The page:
TheRealCutterSlade

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  1. Hi, I want to cover most of the iPhone 5 screen with a html5-app. Using 640x1136 (native iPhone 5 resolution) as canvas size results in the pic below. what is the correct canvas size for iPhone 5 or what can I do to scale correctly? Thanks!
  2. @Joe: Thanks for your efford. Could not replicate it yet, but will have a closer look in case the campaign succeeds.
  3. hey nice, this is the type of discussion I hoped for! So there are some people out there making a living from it, good news. @True Valhalla: Congrats for your business. Just a few questions: - Do you work in a team alike 'normal' game development, where everyone is a specialist, e.g. Coder, Artist... or do you do everything by your own? - You don't seem to use PhoneGap or another service for bringing your games to mobiles. Is there really anyone using their mobiles to browse to your games? Sorry for asking so much, just keep the discussion rolling!
  4. I would like to exchange some experiences about if it is possible to make a living from HTML5 games. Recently I found this article: http://www.photonstorm.com/html5/the-reality-of-html5-game-development-and-making-money-from-it It's written (correct me if I'm wrong) by the admin of this forum and gives a nice non-biased overview over the topic above. Also interesting is the discussion following the article. It is worth reading. The article is 2.5 years old by now and I feel nothing has really changed since. HTML5 isn't a mainstream technology. I feel no one but a few techies and lots of absolute beginners to game development use it, there is no market and almost no commercial revenue. Technically there have been some improvements, but even if Google and Mozilla propagate HTML5, there is no money in it. Almost all HTML5 engines that were commercial once are free now. What is your experience or opinion about this?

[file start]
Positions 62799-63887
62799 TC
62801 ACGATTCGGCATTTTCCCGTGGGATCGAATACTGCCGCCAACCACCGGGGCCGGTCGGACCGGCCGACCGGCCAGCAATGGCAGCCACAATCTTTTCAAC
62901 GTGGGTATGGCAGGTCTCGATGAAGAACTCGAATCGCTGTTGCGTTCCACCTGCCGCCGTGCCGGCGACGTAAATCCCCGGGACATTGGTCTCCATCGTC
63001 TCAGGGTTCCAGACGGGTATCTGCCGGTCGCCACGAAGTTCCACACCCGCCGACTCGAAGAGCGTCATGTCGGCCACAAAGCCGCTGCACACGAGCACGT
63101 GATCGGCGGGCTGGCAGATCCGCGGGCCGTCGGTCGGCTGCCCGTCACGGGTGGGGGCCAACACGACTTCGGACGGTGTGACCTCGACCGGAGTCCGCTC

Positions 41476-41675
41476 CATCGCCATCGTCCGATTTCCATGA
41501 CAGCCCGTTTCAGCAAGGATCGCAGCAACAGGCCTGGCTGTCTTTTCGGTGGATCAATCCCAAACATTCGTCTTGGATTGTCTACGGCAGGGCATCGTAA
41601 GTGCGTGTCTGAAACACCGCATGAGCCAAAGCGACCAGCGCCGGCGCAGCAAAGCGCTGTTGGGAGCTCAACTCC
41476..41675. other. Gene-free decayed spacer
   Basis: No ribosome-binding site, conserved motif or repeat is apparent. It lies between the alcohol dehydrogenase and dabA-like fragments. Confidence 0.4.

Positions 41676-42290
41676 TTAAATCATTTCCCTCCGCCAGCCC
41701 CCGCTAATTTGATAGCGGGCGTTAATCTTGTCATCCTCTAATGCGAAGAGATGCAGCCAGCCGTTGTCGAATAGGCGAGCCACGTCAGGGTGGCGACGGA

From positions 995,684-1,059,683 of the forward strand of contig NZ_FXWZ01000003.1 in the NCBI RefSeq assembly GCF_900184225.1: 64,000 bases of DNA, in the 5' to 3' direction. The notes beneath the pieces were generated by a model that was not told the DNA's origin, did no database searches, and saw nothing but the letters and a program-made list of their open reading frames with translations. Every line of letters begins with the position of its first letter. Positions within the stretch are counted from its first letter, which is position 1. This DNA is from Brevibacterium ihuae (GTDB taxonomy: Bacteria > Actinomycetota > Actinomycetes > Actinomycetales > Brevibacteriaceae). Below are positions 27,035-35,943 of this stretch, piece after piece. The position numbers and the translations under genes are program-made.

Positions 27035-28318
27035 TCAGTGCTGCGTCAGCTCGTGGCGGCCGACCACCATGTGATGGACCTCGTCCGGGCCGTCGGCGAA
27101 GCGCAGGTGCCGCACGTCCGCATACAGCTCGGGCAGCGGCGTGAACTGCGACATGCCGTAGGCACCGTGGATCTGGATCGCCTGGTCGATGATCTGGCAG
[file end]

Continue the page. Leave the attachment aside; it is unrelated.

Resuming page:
5. Have a look at Pixi.js. It's a thin layer over WebGL and helped me a lot.
  6. The basic idea is to move the cam in a direction that is expressed by a 'vector'. So you have to figure out in which direction the cam is facing, than add this vector to the camera's position each frame. Hope this helps somehow...
  7. Thanks for your interest, guys. @rich: Sorry, no animation in there, but a nice idea. Would probably need some tinkering to put in, but should be possible. @ozdy: I mentioned that because the middleware I researched beforehand didn't do any intelligent clipping. The 'optimization' was to pre-render a tile map and store it in a buffer, doing this step again when the camera moves. For someone coming from a GPU-programming background this is an awkward solution when you have so many better solutions just to clever combine static and dynamic data for the GPU.
  8. Thanks for your opinions. Good to know. I'm gonna test this. Good to know, but obfuscation wasn't the focus here. TMR is for people who can afford 20 Bucks and value saving of development time over fiddling around for hours just to save some Bucks.
  9. Don't know if this i still an issue for you, but for me Pixi.js helped a lot in understanding HTML5/Javascript development. It is a very lightweight engine, sorts of a renderer. Coming from the C++/Windows-GameDev world It helped me to find answers to questions like: - basic work flow - basic code flow of a javascript program - classes/encapsulation, javascript best practises Sample programs are short and simple, all relevant code is in the html-file. Good luck!
  10. Hello there, I wrote a lightning speed WebGL-based Tile Map Renderer and want to publish it now. Here's a link to the project: https://www.indiegogo.com/projects/tile-map-renderer-for-html5-games I'm grateful for any contribution! Thank you all!